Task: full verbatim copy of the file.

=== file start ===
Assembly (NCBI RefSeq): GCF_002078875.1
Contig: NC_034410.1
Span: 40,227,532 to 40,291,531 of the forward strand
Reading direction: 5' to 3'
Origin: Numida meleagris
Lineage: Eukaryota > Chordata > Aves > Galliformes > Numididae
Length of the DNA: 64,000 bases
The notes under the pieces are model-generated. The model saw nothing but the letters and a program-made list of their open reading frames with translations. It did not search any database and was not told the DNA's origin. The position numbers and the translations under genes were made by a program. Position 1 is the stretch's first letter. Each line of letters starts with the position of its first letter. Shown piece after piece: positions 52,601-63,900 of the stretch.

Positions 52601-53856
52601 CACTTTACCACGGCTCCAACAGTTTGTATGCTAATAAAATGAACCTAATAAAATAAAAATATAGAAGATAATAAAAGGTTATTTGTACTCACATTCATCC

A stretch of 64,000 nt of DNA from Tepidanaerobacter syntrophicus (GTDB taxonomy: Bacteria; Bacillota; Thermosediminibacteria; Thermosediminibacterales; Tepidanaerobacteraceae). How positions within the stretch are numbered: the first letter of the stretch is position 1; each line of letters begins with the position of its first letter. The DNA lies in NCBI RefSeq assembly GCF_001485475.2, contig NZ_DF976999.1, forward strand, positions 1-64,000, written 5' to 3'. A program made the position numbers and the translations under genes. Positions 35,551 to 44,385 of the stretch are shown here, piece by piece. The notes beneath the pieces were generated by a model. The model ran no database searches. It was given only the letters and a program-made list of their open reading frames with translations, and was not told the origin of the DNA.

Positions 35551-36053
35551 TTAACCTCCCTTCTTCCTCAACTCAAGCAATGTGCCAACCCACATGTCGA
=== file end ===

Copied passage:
Assembly (NCBI RefSeq): GCF_002078875.1
Contig: NC_034410.1
Span: 40,227,532 to 40,291,531 of the forward strand
Reading direction: 5' to 3'
Origin: Numida meleagris
Lineage: Eukaryota > Chordata > Aves > Galliformes > Numididae
Length of the DNA: 64,000 bases
The notes under the pieces are model-generated. The model saw nothing but the letters and a program-made list of their open reading frames with translations. It did not search any database and was not told the DNA's origin. The position numbers and the translations under genes were made by a program. Position 1 is the stretch's first letter. Each line of letters starts with the position of its first letter. Shown piece after piece: positions 52,601-63,900 of the stretch.

Positions 52601-53856
52601 CACTTTACCACGGCTCCAACAGTTTGTATGCTAATAAAATGAACCTAATAAAATAAAAATATAGAAGATAATAAAAGGTTATTTGTACTCACATTCATCC

A stretch of 64,000 nt of DNA from Tepidanaerobacter syntrophicus (GTDB taxonomy: Bacteria; Bacillota; Thermosediminibacteria; Thermosediminibacterales; Tepidanaerobacteraceae). How positions within the stretch are numbered: the first letter of the stretch is position 1; each line of letters begins with the position of its first letter. The DNA lies in NCBI RefSeq assembly GCF_001485475.2, contig NZ_DF976999.1, forward strand, positions 1-64,000, written 5' to 3'. A program made the position numbers and the translations under genes. Positions 35,551 to 44,385 of the stretch are shown here, piece by piece. The notes beneath the pieces were generated by a model. The model ran no database searches. It was given only the letters and a program-made list of their open reading frames with translations, and was not told the origin of the DNA.

Positions 35551-36053
35551 TTAACCTCCCTTCTTCCTCAACTCAAGCAATGTGCCAACCCACATGTCGA